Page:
Time will Dell
Dell shareholders have been granted time to come to their senses. With the vote on a $24.4 billion sale too close to call, the PC maker on Thursday put off the decision for a week. Either the hope of a sweetened bid from Michael Dell and Silver Lake Partners or Carl Icahn’s eleventh-hour lobbying proved too alluring. Sleeping on the matter a bit longer, though, should make Dell’s hard reality clear.
The arc of this particular saga has been a wild one even by the unpredictable standards of leveraged buyouts. When the eponymous founder’s offer landed in February, the 25 percent premium looked pretty good for a buggy-whip business. After Blackstone Group started poking around, it set the stage for a bidding war. A succession of dismal PC sales figures ended that notion. Until, that is, Icahn came along with one flaky proposal after another. Then three proxy advisers urged investors to sell to Michael Dell.
Any founder’s bid warrants a healthy dose of skepticism. So does any board so aggressively willing to play down its own prospects as part of an effort to sell the company. That prompted Icahn, who says he genuinely wants to own Dell, to lash out again at directors during a high-profile CNBC conference on the eve of the originally scheduled shareholder vote. Even so, the headline price on the billionaire investor’s offer is only 2.5 percent higher than his rival’s and involves dubious stub equity and the issuance of warrants of questionable value.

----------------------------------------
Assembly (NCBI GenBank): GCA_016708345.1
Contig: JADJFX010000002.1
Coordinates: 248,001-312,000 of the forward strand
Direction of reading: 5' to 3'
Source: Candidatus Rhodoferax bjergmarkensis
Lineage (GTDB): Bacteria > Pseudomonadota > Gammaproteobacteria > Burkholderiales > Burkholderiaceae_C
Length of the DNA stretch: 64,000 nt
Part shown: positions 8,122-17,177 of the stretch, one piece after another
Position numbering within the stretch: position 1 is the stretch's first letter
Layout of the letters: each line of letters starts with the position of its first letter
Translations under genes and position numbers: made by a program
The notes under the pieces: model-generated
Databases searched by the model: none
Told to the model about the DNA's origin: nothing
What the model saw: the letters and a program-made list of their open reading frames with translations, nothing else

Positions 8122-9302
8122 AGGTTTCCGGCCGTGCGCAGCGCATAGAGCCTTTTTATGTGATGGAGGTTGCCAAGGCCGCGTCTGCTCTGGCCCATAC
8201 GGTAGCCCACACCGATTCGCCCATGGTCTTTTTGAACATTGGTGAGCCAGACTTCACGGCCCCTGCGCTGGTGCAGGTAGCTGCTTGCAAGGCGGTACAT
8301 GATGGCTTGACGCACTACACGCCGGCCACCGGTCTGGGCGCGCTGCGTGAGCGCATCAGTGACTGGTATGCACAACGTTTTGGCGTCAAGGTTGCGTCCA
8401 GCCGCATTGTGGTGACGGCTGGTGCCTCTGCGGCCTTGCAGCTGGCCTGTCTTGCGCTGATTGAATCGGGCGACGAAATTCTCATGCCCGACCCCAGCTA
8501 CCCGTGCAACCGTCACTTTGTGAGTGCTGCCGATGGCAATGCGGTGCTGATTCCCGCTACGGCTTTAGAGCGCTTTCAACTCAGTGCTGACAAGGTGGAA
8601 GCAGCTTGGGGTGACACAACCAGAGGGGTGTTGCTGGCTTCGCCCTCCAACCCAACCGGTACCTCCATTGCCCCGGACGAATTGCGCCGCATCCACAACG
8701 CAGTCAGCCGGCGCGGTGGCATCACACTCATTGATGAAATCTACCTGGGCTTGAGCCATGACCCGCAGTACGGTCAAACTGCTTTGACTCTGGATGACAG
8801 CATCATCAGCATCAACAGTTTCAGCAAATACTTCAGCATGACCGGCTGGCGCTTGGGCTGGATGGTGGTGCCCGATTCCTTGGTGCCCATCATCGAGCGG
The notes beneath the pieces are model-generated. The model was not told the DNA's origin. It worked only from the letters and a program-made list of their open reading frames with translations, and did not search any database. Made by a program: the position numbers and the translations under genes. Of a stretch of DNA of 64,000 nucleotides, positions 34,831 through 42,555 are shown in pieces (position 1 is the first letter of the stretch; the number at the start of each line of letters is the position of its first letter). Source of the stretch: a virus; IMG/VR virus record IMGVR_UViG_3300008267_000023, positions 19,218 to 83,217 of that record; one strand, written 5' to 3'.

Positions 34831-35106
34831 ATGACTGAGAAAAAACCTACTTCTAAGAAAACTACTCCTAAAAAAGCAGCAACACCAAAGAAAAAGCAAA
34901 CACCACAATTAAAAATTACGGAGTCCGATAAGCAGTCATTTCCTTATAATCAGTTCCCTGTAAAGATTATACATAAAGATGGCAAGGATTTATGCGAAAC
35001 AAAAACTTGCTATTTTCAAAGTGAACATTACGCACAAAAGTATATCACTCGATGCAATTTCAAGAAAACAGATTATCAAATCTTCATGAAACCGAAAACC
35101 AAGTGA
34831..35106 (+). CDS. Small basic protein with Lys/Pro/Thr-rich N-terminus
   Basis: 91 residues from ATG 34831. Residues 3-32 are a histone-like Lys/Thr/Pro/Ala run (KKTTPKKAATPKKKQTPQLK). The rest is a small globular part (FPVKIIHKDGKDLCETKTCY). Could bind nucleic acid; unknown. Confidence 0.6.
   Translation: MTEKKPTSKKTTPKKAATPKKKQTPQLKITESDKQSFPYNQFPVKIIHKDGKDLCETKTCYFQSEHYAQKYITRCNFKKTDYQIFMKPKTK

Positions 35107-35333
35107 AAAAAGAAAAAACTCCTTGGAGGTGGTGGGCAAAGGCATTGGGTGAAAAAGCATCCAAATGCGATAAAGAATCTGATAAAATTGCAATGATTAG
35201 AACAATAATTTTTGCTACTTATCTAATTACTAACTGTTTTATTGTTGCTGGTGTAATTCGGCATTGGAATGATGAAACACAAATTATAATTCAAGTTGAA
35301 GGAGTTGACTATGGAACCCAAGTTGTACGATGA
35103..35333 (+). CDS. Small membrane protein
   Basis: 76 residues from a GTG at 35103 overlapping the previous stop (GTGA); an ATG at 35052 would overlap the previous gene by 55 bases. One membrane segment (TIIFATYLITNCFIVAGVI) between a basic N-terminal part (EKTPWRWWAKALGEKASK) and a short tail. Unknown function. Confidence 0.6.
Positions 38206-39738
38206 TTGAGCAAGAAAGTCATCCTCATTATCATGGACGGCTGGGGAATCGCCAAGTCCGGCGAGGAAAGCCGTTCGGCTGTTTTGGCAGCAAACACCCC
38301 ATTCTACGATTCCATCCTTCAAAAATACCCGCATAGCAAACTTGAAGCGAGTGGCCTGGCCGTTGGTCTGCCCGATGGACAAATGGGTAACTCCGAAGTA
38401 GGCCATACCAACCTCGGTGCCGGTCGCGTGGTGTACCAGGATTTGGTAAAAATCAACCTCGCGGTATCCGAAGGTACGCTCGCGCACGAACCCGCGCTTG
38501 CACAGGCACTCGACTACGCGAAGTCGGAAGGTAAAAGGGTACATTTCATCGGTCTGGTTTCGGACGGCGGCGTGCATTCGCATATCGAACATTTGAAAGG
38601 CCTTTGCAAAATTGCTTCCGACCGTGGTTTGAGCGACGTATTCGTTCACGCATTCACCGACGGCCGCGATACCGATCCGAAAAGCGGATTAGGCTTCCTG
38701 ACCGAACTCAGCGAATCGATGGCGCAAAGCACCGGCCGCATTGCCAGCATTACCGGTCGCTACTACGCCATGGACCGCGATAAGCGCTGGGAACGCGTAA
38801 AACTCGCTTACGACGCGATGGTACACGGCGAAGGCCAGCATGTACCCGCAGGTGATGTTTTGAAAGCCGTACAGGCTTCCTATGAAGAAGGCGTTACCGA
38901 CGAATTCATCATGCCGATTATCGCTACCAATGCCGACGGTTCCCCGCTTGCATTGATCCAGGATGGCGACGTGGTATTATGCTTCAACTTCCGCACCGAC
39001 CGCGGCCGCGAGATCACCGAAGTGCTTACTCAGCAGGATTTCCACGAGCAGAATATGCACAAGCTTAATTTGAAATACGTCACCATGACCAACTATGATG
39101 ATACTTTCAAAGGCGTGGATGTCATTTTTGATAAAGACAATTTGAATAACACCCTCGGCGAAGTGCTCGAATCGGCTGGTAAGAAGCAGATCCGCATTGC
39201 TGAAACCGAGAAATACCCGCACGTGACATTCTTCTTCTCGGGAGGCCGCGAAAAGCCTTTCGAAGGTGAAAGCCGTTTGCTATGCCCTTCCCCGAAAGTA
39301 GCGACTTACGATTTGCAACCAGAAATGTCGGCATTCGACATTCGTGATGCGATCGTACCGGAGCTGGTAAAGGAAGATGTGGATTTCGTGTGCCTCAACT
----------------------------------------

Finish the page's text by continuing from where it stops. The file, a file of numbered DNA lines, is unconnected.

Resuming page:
Assessing two unconventional offers in a rapidly changing industry has made it tough on long-term Dell owners and merger arbitrageurs alike. In fact, it seems unlikely that Silver Lake could be as enthusiastic about the buyout as it once was. It’s presumably too expensive, with a $750 million break fee, to walk away, but a sweetened bid – unless orchestrated cleverly to offer shareholders more upside – is probably equally cost-prohibitive.
Icahn remains an option. A similarly complicated offer worked out reasonably well for CVR Energy’s owners – and especially so for the billionaire investor – who faced a similar conundrum last year. In the end, though, it’s a path that entails considerable financial and strategic uncertainty. Upon a bit further reflection, Dell shareholders will probably come to the conclusion it isn’t a risk worth taking.